According to a survey by Aos Fatos, in 2021 alone, the group produced 525 posts – out of the 200 with the most interactions, 35 contained disinformation (17.5%).  Together, they totaled more than 500 likes and comments, 12.6% of the interactions of the analyzed data.

The vast majority of the group's content was posted by administrators themselves.

The most frequent themes were posts in support of Bolsonaro, attacks on political opponents and on institutions, and content critical of the left and of communism.

Among misinformative posts were those advocating for "paper ballots" and implying the existence of unproven electoral fraud, or denialist posts about the COVID-19 pandemic, of which many advocated for ‘early treatment’ or were anti-vaccine.

A July 8 post on the group publicized a study that supposedly proved a reduction in COVID deaths with the use of ivermectin. The content, which totaled almost 50 interactions, was classified as false by fact-checking agencies and flagged on the platform as misinformative.

On June 29, a post that reached 27 likes and shares featured a speech by President Jair Bolsonaro in which he said that the current voting system would allow for fraud. The information is false. No electoral fraud cases involving electronic ballot boxes have been registered since the system was implemented in 1996, according to the Superior Electoral Court (TSE).

COORDINATED SHARING

The fact that many posts come from the same few people is one indication that these are coordinated publications, which come from a "central" structure ⁠— represented by the administrators ⁠— and are distributed to as many people as possible, without the need for automation.

Other signs identified by Núcleo on the Ordem Dourada do Brasil are the co-administration of groups and the coordinated sharing of content.

"Coordination is the concept of a group posting the same thing in several places and posting it at the same time," sums up DFRLab researcher Luiza Bandeira. She also points out that this kind of behavior can come from organic profiles. "It doesn't necessarily have to do with automation, and many times it is far from that.”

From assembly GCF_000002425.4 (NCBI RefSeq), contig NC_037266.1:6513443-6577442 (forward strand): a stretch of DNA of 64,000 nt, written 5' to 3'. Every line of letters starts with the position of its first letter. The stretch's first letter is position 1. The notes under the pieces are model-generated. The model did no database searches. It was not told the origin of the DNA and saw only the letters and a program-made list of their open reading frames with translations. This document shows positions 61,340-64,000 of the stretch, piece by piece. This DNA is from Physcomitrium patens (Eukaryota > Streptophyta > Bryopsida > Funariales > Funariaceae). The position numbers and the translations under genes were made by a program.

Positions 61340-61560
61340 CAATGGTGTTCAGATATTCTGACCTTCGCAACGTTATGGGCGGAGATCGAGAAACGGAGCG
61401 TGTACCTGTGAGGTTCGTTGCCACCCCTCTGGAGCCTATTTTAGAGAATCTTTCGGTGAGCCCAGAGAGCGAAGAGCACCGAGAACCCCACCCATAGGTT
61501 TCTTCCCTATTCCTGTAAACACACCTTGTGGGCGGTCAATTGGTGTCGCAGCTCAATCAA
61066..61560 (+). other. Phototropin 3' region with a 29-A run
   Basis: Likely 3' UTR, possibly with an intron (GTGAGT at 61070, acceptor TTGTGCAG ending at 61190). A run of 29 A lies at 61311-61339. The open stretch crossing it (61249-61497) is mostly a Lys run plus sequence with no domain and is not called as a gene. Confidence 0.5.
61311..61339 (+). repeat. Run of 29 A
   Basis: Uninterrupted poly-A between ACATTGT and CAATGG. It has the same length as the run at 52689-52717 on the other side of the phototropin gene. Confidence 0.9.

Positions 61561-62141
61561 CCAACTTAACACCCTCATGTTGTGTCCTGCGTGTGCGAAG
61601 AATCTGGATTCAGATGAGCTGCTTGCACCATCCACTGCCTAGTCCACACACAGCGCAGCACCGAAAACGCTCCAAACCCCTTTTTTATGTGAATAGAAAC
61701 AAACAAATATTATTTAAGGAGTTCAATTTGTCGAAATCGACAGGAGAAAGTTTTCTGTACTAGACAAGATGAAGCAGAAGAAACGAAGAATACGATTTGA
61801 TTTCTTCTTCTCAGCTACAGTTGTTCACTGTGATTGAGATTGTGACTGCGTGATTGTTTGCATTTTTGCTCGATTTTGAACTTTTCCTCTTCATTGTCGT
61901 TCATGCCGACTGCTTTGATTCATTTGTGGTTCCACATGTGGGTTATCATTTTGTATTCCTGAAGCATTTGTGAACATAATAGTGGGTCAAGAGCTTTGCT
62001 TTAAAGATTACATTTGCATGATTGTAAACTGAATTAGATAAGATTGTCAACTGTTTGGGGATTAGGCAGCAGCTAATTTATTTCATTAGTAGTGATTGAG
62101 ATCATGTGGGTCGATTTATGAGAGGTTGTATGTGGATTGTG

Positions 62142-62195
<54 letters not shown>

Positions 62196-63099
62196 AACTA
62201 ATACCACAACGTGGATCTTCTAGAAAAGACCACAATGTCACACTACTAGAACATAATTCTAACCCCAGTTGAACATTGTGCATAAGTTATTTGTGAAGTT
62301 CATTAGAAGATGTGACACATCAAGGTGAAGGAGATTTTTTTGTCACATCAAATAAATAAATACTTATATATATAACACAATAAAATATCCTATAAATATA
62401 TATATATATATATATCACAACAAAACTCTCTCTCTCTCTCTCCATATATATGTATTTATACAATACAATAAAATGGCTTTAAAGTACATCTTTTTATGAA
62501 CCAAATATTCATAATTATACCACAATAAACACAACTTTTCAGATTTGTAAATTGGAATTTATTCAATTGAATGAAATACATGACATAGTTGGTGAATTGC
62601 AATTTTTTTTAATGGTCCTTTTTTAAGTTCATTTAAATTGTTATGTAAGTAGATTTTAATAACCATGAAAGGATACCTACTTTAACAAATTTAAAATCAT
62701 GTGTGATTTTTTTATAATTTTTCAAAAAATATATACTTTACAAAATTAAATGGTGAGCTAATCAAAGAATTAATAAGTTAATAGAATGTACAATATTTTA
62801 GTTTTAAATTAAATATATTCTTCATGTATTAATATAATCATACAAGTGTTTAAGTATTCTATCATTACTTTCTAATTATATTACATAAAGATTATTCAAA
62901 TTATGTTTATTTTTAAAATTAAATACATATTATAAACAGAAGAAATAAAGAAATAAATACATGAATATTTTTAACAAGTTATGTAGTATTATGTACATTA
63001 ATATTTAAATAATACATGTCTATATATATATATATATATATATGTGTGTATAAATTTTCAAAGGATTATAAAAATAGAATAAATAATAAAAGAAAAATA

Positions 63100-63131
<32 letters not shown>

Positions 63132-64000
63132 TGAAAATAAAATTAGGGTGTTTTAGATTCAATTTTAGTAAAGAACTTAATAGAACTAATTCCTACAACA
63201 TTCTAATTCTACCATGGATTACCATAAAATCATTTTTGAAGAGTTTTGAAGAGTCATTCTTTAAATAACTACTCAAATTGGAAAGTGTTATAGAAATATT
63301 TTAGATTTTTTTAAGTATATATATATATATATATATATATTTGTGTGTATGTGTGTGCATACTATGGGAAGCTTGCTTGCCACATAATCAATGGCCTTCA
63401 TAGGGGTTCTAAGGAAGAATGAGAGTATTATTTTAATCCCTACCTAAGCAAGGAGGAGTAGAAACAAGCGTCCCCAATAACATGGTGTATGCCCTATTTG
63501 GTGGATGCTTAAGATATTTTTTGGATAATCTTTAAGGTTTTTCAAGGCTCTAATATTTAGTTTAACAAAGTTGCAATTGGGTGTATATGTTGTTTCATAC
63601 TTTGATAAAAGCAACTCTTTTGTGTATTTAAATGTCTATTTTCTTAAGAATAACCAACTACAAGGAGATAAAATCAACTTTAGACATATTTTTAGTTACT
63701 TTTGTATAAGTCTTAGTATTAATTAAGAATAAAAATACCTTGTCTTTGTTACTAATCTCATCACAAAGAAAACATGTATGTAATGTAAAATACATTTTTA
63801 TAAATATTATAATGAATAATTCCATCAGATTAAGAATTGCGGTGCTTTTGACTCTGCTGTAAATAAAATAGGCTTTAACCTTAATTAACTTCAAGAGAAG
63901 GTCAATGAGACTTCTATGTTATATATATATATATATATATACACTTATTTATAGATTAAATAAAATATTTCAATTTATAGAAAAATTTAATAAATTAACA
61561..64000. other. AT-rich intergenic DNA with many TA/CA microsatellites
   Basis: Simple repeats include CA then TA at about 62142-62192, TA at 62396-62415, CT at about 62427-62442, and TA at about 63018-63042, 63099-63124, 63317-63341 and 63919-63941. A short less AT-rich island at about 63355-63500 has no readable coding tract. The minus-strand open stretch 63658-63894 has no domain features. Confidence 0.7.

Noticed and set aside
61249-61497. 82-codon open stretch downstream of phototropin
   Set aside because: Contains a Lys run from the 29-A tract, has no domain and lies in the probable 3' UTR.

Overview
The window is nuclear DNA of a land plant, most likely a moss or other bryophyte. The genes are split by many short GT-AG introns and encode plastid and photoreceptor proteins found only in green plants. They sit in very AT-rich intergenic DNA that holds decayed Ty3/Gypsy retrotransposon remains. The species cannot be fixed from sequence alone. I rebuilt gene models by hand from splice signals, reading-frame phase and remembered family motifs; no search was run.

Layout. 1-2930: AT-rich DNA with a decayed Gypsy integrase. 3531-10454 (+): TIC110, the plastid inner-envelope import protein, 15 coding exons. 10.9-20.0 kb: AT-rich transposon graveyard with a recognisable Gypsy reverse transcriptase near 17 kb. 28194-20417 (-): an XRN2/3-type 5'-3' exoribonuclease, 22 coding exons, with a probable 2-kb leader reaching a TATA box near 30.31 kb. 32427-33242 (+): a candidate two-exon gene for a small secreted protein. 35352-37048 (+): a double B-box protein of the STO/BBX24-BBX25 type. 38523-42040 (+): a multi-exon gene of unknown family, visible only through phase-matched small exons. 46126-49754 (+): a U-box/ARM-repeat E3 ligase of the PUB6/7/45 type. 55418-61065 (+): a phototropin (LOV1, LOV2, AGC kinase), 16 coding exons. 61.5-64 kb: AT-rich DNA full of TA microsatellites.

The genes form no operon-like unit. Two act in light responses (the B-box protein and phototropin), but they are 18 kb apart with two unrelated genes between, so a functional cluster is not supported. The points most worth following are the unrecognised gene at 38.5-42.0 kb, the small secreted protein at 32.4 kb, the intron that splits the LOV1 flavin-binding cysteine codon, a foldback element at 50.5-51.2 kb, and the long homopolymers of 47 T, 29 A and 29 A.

Coordination becomes clearer in posts on the page Foro Conservador Cristão do Brasil (Christian Conservative Forum of Brazil). The community, associated with the organization Ordem Dourada do Brasil, does live broadcasts almost every week on the platform.

During these live broadcasts, the organizers ⁠— who use the byname "Patriot" ⁠— comment on the country’s recent events, almost always bringing forth misinformative arguments.

In one of the most viewed live broadcasts on the page, streamed on Oct. 26, they called the COVID-19 vaccines "experimental" and "dangerous," and spread false narratives about the origin of the virus, implying that it is a "grand global conspiracy." The broadcast was viewed by more than 1,500 people on Facebook.

Part of the live broadcasts' success is explained by the moderators' efforts to share and republish content across multiple pages and groups.

Less than ten minutes after the video was posted, a single profile distributed it in six different groups. A few minutes later, the profile Priscila Cardoso posted it in three other groups and in her personal account, followed by the profile Jack Van, who posted it in seven other communities. The strategy was also repeated in other popular live broadcasts published by the Christian Conservative Forum.

CONSPIRACY, INTERVENTION, AND WEAPONISM

The network is managed by 11 pages and profiles, of which six also manage another smaller group, which in turn has three other profiles as administrators. Each of them participates in and even moderates other pages and groups, sharing posts from one place to another.

Many also have more than one account on the platform ⁠— a harmful practice identified by the acronym SUMA. One of the administrators, for example, has a profile entitled "Melo Dilermando," another one with the name "Dilermando Melo" and at least one more with the name "Diler Patriota" (Diler Patriot).

The largest of these pages is the "Christian Conservative Forum of Brazil," which has more than 45,000 likes and created about 45% of the posts in the "Ordem Dourada do Brasil" group. There are also three other related pages: Reação CAC (Hunters, Shooters and Collectors Reaction), Agência Central de Inteligência (Central Intelligence Agency), and Ordem Dourada do Brasil Comando SP-ZL (Ordem Dourada do Brasil São Paulo-West Zone Command).

While some publications directly attack the legitimacy of the Brazilian electoral system, alleging fraud in the electronic ballot box, others defend domestic military intervention and the return of the dictatorship. There are also publications focused on weaponry, especially in the CACs (Hunters, Shooters and Collectors) category.

Finally, there are posts with misinformation linked to COVID-19, such as the promotion of drugs that have already been proven ineffective and false information about vaccination.

BEYOND FACEBOOK

When looking at the group’s management, the networked and coordinated structure becomes clear.